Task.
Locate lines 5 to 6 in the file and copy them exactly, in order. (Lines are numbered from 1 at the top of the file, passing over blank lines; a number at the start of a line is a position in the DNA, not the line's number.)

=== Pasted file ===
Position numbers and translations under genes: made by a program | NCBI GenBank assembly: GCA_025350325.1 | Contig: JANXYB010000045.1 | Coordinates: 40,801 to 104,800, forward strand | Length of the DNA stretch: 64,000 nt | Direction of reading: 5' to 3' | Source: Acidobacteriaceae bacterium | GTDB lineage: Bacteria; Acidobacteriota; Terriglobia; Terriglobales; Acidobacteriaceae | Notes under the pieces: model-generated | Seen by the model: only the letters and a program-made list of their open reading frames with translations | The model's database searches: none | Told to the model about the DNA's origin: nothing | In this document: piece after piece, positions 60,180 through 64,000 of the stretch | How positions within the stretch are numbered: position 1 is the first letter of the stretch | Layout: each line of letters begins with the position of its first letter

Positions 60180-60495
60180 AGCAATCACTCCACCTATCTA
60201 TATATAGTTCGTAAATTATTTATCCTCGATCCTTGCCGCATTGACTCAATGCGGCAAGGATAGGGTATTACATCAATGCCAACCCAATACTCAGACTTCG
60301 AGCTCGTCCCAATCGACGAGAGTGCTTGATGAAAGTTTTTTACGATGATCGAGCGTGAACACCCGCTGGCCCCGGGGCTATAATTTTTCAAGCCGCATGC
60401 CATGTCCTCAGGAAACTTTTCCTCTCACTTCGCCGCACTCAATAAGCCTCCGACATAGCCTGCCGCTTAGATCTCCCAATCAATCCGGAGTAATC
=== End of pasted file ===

60301 AGCTCGTCCCAATCGACGAGAGTGCTTGATGAAAGTTTTTTACGATGATCGAGCGTGAACACCCGCTGGCCCCGGGGCTATAATTTTTCAAGCCGCATGC
60401 CATGTCCTCAGGAAACTTTTCCTCTCACTTCGCCGCACTCAATAAGCCTCCGACATAGCCTGCCGCTTAGATCTCCCAATCAATCCGGAGTAATC